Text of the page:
Caring for a sick child comes with the territory of being a parent. From teething to the latest stomach bug to hit the school playground, all of us will have spent many a sleepless night nursing a crying child, trying our best to comfort them and wishing that there was something more we could do to make them feel better.
Thankfully, for most of us, a child’s sickness is fleeting – coughs are soon replaced by chuckles, and peace (as well as sleep!) returns to your home. However, for parents faced with looking after a seriously or chronically ill child, life is much more challenging.
There are no better examples of the difficulties faced by such parents than the cases in recent years involving involving five-year old cancer sufferer Aysha King and, more recently, baby Charlie Gard.
Both children became topics of much media and legal debate when their respective parents and doctors were at loggerheads as to the best way to medically treat both sick children.
Both cases beg the question :
Who should have the ultimate say when it comes to deciding what is best for a child in terms of medical care?
In Northern Ireland, parents or relatives with 'parental responsibility' of a child have the right to consent to medical treatment on behalf of that child, provided the treatment is in the best interests of the child.
In the vast majority of cases, both the parents and the medical professionals treating a child will be in agreement as to the best course of treatment.
In practice, doctors are reluctant to override a parent’s strongly held views, particularly where both the advantages and disadvantages of treatment are finely balanced and it is unclear as to what is in the child’s best interests.
What if doctors and parents don’t agree on what is the best course of medical treatment for a child?
Where a doctor believes that a child’s parents are following a course of medical action which is not in the child’s interests, they can seek for the Court to decide on what is best for the child; meanwhile they will provide only emergency treatment to the child to preserve life or prevent serious deterioration in their condition.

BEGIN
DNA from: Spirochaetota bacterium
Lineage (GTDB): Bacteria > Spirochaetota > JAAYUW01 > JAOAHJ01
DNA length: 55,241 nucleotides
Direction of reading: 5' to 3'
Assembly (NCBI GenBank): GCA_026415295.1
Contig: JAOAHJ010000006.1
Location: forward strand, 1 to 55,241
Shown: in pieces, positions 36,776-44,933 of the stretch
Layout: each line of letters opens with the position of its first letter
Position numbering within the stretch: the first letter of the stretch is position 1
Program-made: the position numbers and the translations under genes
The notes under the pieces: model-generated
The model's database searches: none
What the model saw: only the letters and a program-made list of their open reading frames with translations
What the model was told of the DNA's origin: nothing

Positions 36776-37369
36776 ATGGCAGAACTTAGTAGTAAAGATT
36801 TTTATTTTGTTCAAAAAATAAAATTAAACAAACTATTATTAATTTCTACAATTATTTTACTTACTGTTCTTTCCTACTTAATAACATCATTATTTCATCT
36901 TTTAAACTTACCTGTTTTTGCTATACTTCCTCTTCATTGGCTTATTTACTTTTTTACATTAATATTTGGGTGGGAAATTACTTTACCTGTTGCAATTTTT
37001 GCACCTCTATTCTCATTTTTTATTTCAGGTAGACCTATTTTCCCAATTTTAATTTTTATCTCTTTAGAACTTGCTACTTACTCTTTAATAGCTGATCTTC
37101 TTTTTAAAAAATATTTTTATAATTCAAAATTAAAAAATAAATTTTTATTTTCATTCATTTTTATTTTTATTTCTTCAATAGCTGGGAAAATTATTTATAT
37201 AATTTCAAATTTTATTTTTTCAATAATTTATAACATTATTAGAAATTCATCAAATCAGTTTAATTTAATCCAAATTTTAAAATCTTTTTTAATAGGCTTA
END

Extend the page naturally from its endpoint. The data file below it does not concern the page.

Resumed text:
Likewise, should parents wish a child to have treatment which a doctor feels is inappropriate, the parents can issue Court proceedings and ask the Court to decide what is in the child’s best interests.
What factors will a Court look at in these cases?
When considering all cases of this nature, the Court shall have regard to the human rights of both the parents and child.
Ultimately, however, the Court will consider the child’s welfare as the overriding consideration when looking at cases like this.
It is therefore unlikely that parents would be permitted by the Court to do the following:
To proceed with medical treatment which is thought to be inappropriate.
To refuse medical treatment which is in the child’s best interests.
For example, where a child requires a blood transfusion to treat a serious illness, the refusal to agree to this treatment by a parent who objects because of their beliefs as a Jehovah’s Witness is unlikely to be deemed by the Court to be in the child’s best interests.
It goes without saying that in the event of a dispute between parents and medical professionals, all possible alternatives should be discussed thoroughly between the parties in an effort to reach an agreement before seeking the Court’s intervention.
Sympathetic and sound legal advice during this challenging time can help support parents making difficult decisions in their child’s best interests. At Francis Hanna & Co, we can provide advice and assistance in such matters. Please contact us for a free, confidential, no obligation discussion on 028 9024 3901 or by email on firstname.lastname@example.org.